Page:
Relationships among individuals’ personality, self esteem, age, perceived social support, appearance schema, appearance appraisal and, body image coping Strategies Public Deposited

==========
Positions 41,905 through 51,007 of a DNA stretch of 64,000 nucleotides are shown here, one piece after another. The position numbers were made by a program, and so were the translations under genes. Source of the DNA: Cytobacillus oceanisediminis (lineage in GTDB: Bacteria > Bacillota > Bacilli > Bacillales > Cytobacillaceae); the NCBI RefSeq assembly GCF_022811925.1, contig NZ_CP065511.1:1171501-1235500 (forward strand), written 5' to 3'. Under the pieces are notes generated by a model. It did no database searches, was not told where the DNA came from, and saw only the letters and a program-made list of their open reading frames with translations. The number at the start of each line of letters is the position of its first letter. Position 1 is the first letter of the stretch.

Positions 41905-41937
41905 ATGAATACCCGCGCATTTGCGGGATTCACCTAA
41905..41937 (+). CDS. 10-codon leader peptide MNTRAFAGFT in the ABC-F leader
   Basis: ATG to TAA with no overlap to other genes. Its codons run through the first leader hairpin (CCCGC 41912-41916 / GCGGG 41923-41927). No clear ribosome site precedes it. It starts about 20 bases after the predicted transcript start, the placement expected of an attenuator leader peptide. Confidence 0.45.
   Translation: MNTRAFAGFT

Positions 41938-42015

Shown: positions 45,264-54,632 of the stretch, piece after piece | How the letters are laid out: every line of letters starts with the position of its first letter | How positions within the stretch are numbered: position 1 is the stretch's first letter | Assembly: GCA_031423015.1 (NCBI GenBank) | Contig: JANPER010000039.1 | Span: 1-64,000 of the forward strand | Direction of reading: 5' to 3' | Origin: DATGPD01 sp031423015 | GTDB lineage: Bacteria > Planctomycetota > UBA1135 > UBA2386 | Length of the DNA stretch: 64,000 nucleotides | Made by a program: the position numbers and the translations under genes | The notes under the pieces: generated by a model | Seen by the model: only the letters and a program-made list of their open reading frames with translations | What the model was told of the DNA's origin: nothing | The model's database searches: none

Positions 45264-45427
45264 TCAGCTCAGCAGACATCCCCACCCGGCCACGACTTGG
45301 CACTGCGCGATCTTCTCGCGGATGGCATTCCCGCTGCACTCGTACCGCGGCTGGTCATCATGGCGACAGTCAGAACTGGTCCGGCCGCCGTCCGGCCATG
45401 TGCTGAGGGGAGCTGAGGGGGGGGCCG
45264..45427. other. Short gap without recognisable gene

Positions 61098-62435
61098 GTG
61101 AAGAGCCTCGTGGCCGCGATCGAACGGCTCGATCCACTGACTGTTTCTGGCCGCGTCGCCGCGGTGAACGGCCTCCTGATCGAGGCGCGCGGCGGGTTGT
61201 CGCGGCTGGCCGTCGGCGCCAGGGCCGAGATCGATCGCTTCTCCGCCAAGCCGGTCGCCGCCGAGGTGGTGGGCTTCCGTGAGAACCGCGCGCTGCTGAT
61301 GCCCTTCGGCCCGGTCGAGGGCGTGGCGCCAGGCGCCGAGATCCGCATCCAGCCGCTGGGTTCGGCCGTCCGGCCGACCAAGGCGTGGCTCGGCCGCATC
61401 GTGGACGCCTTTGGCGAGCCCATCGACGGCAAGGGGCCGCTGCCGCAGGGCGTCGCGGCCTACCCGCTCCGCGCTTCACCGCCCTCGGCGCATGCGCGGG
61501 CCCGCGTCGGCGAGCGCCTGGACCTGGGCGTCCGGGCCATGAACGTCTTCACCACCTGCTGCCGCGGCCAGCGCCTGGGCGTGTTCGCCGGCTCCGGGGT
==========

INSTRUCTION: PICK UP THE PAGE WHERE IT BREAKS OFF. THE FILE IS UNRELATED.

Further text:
http://ir.library.oregonstate.edu/concern/graduate_thesis_or_dissertations/wp988n66q